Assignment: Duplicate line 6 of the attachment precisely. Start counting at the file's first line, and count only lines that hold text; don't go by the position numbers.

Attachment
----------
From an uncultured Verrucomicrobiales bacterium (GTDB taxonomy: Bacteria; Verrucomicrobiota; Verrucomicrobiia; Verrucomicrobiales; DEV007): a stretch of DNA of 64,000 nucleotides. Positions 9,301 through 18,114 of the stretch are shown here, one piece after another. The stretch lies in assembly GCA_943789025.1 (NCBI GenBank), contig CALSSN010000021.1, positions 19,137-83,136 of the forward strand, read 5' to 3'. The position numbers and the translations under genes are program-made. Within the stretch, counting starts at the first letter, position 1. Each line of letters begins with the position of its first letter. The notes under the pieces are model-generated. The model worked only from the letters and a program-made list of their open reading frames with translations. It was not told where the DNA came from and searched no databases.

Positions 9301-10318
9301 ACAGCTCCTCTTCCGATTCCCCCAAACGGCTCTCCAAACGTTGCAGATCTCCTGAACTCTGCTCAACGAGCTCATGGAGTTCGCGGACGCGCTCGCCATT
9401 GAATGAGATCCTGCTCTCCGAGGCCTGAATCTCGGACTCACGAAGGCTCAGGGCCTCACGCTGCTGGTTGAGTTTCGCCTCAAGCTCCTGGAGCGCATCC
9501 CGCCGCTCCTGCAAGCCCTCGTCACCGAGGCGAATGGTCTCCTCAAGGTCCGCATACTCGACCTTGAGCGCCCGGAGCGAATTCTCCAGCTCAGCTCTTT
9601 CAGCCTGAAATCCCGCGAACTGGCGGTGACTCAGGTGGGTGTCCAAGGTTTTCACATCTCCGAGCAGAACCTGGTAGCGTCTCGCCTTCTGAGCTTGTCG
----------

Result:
9601 CAGCCTGAAATCCCGCGAACTGGCGGTGACTCAGGTGGGTGTCCAAGGTTTTCACATCTCCGAGCAGAACCTGGTAGCGTCTCGCCTTCTGAGCTTGTCG